Angel’s Bed

During the 20th century in Ballyneale, if you ever felt pain in your head or stomach, you could go to the Angel’s Bed to be healed.  You would have to say a prayer for your wounds to recover. The Angel’s Bed doesn’t exist anymore but is replaced with a house with the same name.  There comes and goes a legend that says during the Famine, a dying baby was laid on a hollow stone. When the baby died it was reborn into an angel.

By Luke Broxson and Lenny Murray.



Angel’s Bed

In the nineteen twenties and thirties in Ballyneale, if you ever had a headache or a pain in your stomach the angel’s bed was the place to go.  If a prayer was said near the stone it apparently cured you of your pain.  The angel’s bed is not there anymore but the house is still called the angels bed and the Powers live there.

The story goes that during the famine a woman and a dying baby visited Angel’s bed. She laid the baby in the hollow stone. Sadly, the baby died and now it is believed the baby is an angel.

By Jack Kinsella and Conor Hayes.



Ballyneale Placename

The name Ballyneale comes from ‘Baile uí Néill’ which means home of the O’ Neills. Remains of the O’ Neill castle still stands today. The O’Neills were pre-Norman Irish who were forced to leave their land in 1180. In the north of Ballinacluna the O’Neills owned a mill. At the end of the 16th century Conn O’Neill built the Ballyneale castle. In 1629 Hugh O’ Neill took over the land.

By Jack Bourke and Kyle Carberry.



Education in Ballyneale

Imagine going to school in a barn, well if you went to school in Ballyneale during the 18th – 19th century that’s where you would be!  This was the first school in Ballyneale.

The second school was established in 1800 and built on the site of the present community hall. In 1958 the third and final school was built and was extended twice in 2008 and 1994.  Now there are 96 pupils and 10 working staff in our school.

By Annie O Keeffe and Kate O’Hora.



Education in Ballyneale

The first school in Ballyneale was a hedge-school. In 1800, a few years later the present hall was built. It was a two teacher school with 65 students. During the school years Thomas F. Kiely was educated in Ballyneale. In 1958 a new school was built in Ballyneale. During the early 1980s the numbers rose. Today there are 97 pupils and 5 teachers in the school principal is the amazing Mr Michael McHale.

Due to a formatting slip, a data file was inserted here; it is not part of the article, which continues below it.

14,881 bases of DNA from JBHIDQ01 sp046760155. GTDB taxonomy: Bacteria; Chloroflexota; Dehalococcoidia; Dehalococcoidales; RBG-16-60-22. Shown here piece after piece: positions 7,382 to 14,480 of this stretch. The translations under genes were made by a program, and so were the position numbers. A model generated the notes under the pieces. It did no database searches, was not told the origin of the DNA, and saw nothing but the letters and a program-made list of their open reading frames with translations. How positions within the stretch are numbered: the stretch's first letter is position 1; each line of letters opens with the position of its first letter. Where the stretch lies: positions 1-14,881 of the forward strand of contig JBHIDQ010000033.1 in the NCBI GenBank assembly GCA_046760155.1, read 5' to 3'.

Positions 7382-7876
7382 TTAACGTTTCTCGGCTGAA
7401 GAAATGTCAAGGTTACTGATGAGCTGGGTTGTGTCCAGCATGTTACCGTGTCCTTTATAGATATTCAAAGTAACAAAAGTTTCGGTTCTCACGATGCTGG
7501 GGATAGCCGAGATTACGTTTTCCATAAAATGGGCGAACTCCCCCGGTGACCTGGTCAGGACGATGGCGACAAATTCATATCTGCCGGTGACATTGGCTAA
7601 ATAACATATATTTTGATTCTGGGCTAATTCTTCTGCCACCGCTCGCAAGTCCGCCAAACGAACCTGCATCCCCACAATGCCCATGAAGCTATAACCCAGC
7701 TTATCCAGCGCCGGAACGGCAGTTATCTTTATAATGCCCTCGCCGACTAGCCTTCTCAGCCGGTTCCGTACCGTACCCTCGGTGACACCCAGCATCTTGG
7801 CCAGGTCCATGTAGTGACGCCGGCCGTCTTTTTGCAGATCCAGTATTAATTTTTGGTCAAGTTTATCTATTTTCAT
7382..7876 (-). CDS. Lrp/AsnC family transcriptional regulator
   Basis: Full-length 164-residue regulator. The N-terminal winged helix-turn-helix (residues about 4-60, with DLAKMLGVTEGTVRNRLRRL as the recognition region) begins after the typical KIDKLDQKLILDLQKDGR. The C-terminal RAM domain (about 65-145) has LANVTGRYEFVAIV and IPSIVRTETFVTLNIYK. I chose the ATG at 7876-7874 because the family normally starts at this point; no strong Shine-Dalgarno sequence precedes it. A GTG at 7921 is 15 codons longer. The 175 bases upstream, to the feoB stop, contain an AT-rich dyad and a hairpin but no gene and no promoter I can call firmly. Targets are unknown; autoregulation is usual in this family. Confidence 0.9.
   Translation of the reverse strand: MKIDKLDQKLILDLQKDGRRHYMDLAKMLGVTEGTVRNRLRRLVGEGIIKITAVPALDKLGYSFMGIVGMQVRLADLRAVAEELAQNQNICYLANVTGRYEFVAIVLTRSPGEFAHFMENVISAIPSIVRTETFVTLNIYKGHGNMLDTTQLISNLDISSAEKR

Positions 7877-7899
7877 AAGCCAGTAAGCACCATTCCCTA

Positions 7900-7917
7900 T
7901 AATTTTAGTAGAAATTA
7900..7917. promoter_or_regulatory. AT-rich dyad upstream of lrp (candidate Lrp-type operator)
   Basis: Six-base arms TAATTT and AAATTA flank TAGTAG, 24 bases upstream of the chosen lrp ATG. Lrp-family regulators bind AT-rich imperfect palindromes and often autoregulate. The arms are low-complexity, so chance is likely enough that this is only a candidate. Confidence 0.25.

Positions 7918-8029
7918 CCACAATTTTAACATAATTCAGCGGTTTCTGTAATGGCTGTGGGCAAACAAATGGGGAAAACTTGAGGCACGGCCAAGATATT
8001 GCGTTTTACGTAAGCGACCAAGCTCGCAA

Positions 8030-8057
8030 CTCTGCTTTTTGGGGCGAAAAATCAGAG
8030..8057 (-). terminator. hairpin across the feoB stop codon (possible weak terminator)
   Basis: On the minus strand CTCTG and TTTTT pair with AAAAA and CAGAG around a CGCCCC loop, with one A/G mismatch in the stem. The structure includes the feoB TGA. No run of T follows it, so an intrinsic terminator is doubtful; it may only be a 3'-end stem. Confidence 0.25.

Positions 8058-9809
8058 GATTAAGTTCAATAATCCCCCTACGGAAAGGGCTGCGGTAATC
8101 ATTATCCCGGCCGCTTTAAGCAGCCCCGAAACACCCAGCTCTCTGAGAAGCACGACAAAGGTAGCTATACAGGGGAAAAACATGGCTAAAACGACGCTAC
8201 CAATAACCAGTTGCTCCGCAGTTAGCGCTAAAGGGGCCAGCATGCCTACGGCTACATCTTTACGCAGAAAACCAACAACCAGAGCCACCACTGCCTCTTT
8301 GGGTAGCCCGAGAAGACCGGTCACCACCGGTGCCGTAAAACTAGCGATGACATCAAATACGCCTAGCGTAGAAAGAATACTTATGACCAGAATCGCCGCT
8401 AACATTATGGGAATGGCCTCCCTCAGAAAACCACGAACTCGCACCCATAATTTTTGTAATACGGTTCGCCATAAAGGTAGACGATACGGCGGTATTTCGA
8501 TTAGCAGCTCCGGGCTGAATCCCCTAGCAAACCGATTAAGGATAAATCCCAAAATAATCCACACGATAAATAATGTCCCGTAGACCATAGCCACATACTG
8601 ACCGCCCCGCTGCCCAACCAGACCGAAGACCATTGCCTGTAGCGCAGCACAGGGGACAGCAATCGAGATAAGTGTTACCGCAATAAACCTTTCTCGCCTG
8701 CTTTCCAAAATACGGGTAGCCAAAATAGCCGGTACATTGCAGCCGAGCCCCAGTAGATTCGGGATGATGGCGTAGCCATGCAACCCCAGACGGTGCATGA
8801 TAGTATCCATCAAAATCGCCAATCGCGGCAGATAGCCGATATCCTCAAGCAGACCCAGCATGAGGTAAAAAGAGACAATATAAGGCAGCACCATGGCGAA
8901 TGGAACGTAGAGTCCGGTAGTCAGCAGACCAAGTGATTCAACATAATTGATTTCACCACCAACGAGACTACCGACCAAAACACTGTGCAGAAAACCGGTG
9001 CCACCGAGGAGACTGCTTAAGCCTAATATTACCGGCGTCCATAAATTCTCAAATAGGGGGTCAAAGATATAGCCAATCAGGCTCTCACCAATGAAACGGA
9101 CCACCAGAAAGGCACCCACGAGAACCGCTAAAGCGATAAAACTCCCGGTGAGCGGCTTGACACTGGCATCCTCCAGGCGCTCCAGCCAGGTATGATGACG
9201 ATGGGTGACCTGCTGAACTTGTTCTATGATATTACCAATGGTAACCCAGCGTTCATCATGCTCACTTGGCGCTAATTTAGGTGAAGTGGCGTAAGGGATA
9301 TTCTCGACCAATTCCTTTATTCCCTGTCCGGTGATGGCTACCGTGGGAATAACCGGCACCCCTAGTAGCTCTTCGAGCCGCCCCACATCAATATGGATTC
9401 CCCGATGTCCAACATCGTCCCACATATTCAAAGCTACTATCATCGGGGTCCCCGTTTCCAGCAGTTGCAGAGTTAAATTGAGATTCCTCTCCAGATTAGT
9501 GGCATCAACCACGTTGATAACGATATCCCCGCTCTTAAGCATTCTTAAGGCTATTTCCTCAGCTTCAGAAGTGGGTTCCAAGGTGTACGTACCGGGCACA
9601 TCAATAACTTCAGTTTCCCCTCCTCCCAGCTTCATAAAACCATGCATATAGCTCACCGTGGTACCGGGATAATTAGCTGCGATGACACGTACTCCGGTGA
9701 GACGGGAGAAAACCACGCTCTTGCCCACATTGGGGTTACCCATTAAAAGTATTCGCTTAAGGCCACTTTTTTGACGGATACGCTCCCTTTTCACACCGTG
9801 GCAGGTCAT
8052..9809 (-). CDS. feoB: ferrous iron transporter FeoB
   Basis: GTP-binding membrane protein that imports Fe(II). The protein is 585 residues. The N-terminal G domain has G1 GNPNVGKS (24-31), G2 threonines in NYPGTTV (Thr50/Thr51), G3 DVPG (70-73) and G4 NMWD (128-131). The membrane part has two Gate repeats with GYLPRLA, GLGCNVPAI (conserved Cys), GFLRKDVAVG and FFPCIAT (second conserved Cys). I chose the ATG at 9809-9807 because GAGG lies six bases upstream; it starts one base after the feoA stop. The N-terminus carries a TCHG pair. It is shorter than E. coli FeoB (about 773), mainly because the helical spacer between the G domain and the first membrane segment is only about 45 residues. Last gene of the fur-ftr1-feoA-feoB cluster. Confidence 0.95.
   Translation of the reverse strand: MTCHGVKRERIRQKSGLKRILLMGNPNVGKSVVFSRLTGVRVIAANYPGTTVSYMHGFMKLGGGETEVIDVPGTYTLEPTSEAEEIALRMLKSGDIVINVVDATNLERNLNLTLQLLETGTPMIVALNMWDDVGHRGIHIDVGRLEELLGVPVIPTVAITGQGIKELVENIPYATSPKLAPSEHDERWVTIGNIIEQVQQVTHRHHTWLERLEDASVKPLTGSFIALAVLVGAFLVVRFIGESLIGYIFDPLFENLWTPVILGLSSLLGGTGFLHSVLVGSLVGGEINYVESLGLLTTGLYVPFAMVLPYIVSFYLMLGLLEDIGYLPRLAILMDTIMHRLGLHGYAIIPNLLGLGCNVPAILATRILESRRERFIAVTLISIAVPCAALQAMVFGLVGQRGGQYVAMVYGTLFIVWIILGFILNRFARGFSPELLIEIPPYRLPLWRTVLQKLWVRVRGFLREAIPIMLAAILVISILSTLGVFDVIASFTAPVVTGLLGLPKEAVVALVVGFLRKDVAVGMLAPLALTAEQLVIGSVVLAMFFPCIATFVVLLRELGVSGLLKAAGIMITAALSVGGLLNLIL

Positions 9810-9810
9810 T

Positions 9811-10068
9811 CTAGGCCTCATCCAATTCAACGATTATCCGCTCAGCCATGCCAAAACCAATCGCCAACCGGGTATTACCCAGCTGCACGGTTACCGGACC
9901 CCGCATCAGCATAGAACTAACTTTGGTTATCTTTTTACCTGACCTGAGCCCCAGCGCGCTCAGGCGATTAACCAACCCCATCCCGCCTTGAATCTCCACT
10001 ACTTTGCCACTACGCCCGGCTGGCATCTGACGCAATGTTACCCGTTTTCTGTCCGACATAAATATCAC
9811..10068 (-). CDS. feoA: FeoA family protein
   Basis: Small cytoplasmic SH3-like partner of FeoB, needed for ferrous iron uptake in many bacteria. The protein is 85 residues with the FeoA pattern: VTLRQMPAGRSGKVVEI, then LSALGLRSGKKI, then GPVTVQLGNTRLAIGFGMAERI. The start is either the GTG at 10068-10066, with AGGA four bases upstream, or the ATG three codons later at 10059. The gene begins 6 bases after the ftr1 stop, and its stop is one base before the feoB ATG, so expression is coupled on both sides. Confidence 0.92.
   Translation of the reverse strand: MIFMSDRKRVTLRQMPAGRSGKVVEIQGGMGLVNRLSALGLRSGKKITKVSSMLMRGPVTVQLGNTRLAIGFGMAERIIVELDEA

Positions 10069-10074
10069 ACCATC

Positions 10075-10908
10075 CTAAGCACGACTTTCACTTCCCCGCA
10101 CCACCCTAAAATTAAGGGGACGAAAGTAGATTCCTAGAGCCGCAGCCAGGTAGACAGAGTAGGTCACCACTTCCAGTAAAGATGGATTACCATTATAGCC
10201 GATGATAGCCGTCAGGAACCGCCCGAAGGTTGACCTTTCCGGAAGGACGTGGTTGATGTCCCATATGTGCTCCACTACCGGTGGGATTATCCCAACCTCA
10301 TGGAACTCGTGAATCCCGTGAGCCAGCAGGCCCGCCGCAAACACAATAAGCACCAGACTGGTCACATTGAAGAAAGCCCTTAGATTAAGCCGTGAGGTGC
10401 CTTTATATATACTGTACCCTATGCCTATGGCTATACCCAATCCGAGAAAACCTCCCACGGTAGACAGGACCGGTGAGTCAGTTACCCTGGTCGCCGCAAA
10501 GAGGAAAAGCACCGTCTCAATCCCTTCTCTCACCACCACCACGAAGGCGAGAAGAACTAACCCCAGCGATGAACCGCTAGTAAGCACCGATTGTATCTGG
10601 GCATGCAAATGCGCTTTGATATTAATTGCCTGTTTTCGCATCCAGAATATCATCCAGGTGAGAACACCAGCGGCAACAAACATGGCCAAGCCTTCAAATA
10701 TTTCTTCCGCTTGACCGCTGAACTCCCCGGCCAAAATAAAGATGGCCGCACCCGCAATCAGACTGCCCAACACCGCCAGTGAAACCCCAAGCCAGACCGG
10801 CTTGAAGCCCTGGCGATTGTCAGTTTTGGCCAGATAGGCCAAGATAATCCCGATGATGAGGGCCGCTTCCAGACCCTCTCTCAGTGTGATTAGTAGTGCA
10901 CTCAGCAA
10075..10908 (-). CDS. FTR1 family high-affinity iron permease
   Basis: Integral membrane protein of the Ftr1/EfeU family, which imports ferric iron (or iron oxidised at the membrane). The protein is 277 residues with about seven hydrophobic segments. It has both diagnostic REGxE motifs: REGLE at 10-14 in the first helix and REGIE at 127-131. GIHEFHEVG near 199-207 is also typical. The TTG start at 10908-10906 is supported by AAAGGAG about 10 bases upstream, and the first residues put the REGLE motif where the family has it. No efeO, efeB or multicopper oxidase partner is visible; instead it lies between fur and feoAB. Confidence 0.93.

By James Harte and Shane Flynn



G.A.A in Ballyneale Village

There is no shortage of GAA history in Ballyneale village.  Our names are Thomas and Callum and we will guide you through this historical trip of GAA history in the village, both past and present.  Let us begin with the first ever Gaelic football match which was played only a few meters across from our current school. The match was 21 a side and was played between a Callan team and the former Ballinamona cricket team, which was refereed by Pat Davin. The nickname of our club is ‘The Parish’ and our club colours are green and white. The u16s recently made club history by winning the clubs first ever ‘A’ title. So that concludes our report on GAA in the village. I hope this gave you some newfound knowledge on our GAA history in the village which began in 1885.

By Callum McFadden and Thomas Smith.



G.A.A in Ballyneale

Opposite Ballyneale school there is a field that was used to hold events. In 1884 the first gaelic football match was played here.  Ballinamona and Callan participated in the game. The game was 21 a side and Maurice Davin was the referee. The monument is on the boundary of the car park and is opposite the school.

By Ava Meaney and Cian Flynn



John O’ Mahony

John O’ Mahony was a young Irelander who lived in Ballycurkeen. In 1848 John O Mahony was involved in the clash at the McCormack farmhouse outside Ballingarry.

A close friend of John O’ Mahony was Thomas Francis Meagher, the founder of the Irish flag. His rivals came to find him. He heard about the news and fled in an underground cave, then later fled to America where he died and was brought overseas to Glasnevin to be buried.

When John left he did not have time to harvest his crop so members of the village did it for him. This was known as the ‘Reapers of Mullough’.

By Lucy Hanrahan and Conor Bourke



John O’ Mahony

John O’ Mahony was a vital member of the Young Irelanders. In 1848 British Troops were looking for John O’ Mahony, but he escaped. He had a large crop of corn to be harvested and the villagers came to harvest the crop for him. The troops came to ask if John O’ Mahony was there and the villagers declined. Later that night the villagers celebrated and John O’ Mahony showed up to thank them all. John O’ Mahony’s birth place was Ballycurkeen House.

By Sophie McGrath and Genevieve Marshall



Teacher’s House

The original teacher’s house is beside Ballyneale Church. Houses such as these were built to a standard plan for the Department of Education by the Office of Public works in the 1920s. The first person to live there was Mr. Joe Mangan whose wife was the second school teacher. Dr. Patrick Power was the final principal to live there.

By James O’ Meara and Dylan Kirby



 3rd and 4th Class Projects